Article, Get Real & Lead From There By Joanne McLean :

Get Real & Lead From There.
by Joanne McLean

If becoming a real great woman leader were a good news/bad news story, it would go something like this: There are no short cuts. And the good news is, there are no short cuts! At some point in your life, you have to do the inner work—walk the path, know the sadness, the vulnerability, the separation and the messiness. And what I now know is that this path leads to an extraordinary story of possibility for women leaders.

Why is this? Because women have so many innate, natural gifts for leadership. It is our ability to be inclusive, to generously listen, to see the long-term view while holding the current reality and our natural affinity to creating community. Women in leadership need huge support and encouragement to harness and deliver on their natural gifts. Unfortunately, in our business world today, women are still finding it challenging to really lead from their natural gifts.

Let’s go back to the beginning for a moment…to our very earliest memories of childhood. In order to define ourselves, we are socialized to seek the approval of others. Some examples are as simple and powerful as being helpful, cooperative, nice, etc. We compare ourselves to others, and our parents and teachers compare us to others. We are “benchmarked” against something outside of ourselves. We try to prove ourselves to others at home, at school and later, when we enter the workforce. We are rewarded for producing results to satisfy someone else. This hunger for approval grows and is nurtured by the worlds of academia and of work. And we progress. We enjoy moments of success in our careers. We get a promotion, so we get recognized as a “fast tracker.” We get “picked” for a high visibility project. We get “headhunted” to a new job!

We work hard, stay focused and give much of ourselves and our life to work. Yet there are times along this road when we notice that the way things are operating seem to grate upon us. We see people not being treated with respect, and we notice people being overlooked, not heard and left by the side. We observe leadership that is command-minded, control-minded and scarcity-minded, particularly when the going gets tough. And we stay committed, because that is who we are. We have been raised to work hard, to stay focused and be tough-minded—particularly in business—and not to show emotion.

Sometimes as women leaders, we are lonely. There are not a lot of people to talk to as we climb the “ladder of success.” We find that we become more insular, and we do not seek the community of others to talk about what we feel inside. Our identity is so wrapped up in our position at work, and yet there is an emptiness, a separation from who we know we really are. This happens in such a subtle way. We don’t know what is wrong with us—why are we restless? We think that maybe it is juggling family and work, too much travel, too many priorities, too many late nights finishing projects.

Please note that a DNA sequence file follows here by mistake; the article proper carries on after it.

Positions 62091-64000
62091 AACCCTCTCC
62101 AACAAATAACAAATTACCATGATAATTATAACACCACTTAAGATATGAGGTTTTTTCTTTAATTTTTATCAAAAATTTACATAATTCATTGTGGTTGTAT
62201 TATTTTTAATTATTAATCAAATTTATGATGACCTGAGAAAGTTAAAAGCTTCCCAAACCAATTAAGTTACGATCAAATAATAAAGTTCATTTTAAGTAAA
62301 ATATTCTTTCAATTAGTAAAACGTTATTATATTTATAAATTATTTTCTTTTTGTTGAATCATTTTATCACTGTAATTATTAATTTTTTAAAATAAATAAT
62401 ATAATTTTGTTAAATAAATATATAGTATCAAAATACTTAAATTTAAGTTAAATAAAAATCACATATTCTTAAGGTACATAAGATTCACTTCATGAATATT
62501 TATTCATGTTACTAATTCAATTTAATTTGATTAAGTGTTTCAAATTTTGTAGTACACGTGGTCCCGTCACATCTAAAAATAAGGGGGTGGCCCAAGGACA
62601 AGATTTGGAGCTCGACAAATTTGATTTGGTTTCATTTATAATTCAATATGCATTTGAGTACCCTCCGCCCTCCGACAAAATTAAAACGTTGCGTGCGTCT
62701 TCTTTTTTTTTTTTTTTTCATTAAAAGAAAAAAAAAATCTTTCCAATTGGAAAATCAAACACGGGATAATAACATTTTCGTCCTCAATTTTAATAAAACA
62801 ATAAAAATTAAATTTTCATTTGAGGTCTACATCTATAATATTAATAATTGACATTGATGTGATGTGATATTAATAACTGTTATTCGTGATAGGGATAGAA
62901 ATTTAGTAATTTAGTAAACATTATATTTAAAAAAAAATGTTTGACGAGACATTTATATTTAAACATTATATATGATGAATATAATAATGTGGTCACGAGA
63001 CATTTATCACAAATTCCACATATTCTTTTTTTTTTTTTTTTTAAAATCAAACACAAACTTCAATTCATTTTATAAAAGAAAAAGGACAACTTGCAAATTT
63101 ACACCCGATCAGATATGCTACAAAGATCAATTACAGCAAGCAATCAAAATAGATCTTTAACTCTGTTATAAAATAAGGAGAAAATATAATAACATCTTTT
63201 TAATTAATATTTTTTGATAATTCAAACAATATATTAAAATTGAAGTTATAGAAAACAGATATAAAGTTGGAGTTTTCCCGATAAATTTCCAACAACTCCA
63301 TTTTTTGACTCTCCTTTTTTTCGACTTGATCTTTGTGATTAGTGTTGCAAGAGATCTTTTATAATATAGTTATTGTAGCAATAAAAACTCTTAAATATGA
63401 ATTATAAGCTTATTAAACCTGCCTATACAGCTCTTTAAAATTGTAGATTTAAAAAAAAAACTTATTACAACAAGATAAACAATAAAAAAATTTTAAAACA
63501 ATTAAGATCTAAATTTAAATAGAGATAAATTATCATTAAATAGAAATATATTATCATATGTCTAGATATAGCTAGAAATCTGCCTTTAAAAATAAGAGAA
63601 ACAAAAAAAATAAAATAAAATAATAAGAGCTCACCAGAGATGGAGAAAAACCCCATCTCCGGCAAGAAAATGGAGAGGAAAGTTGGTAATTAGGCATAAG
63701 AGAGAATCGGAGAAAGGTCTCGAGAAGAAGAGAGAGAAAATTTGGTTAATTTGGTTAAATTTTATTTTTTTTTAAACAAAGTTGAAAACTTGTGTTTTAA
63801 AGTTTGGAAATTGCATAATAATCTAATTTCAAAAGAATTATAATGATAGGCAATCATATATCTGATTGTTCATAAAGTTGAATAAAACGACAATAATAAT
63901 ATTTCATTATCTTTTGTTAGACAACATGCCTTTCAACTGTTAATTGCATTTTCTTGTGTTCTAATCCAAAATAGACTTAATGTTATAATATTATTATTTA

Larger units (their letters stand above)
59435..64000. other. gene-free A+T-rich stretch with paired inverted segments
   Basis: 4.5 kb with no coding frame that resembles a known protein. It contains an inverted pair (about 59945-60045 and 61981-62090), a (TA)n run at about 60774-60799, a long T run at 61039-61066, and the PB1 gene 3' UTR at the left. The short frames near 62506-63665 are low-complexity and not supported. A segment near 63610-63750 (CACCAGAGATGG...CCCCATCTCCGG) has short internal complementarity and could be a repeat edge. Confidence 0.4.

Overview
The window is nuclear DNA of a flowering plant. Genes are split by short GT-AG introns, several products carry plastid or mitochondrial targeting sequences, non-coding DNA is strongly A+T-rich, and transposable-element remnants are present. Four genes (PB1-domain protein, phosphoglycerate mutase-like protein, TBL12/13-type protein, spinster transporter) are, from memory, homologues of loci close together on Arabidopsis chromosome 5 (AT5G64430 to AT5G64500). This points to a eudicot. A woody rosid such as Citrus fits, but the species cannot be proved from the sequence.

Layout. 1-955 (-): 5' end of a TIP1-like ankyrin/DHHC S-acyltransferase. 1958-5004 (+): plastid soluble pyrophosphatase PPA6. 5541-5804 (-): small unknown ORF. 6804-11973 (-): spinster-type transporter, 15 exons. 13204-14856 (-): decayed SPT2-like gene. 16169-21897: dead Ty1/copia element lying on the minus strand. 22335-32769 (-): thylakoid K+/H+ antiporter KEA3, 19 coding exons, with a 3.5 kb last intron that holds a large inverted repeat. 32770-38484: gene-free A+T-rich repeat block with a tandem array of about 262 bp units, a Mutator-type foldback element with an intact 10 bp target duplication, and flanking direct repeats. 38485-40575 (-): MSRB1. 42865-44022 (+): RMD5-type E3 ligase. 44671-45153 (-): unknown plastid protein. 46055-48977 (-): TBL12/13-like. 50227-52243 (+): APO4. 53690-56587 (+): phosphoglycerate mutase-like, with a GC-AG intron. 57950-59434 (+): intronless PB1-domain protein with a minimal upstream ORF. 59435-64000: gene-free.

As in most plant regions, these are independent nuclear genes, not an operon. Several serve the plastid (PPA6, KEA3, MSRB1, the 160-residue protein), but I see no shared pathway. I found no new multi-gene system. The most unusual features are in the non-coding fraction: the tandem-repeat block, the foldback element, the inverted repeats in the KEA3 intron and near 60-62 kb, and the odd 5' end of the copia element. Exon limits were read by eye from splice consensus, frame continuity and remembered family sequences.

Eventually, at some point along this leadership journey, we often hit our own personal “brick wall.” It could be an illness, death of someone close, a divorce, job loss or being overlooked for the next promotion, even though we have given the best of our life to the organization.

So here is the really great news: Our world desperately needs more real women leaders and not at the exclusion of men. We need more women to step into their own authentic power and begin to bring a new balance and perspective about how to create success—in both for-profit and not-for-profit business sectors, in government and in communities.

So when the path is dark and we feel as if we have hit our own brick wall—this is the quiet invitation to go inside. This reflection calls us to get clear on our values, passions, purpose and natural strengths. It is a time to begin the work of reclaiming ourselves and then bring it to the world in the form of our own authentic brand of leadership.

The Co-Active principles are an amazing place for women leaders to begin their inner leadership journey, preparing them to deliver on their natural talents. Through these principles, they become aware of their ability and conscious intention to stay curious, manage judgment, listen even more fully, access their intuition, and trust themselves to act and learn at the same time.
When women leaders simply stop for a moment—and take “time out” to do their inner work—the results are nothing short of extraordinary. We bring a style of leadership to the workplace that is like a breath of fresh air. The funny thing is we learn to breathe again ourselves. The bottom line is we get reconnected and clear about who we really are, what we stand for and how we make a unique contribution to the world—on our terms, with ease.

So we all need to travel our own path; there are no short cuts! And there is a wonderful sense of comfort, knowing that all we learned along the way brings rich experiences and deep knowing about what can be different, if we just get real and lead from there. Everyone creates the new path all in her own time.


Joanne is a principal in Soulzatwork, a company supporting business leaders and their teams to create more success, sustainability and fulfillment, through consciously developing leadership capacity from their natural strengths. Joanne is particularly passionate about the world having more women leaders and not at the exclusion of men.


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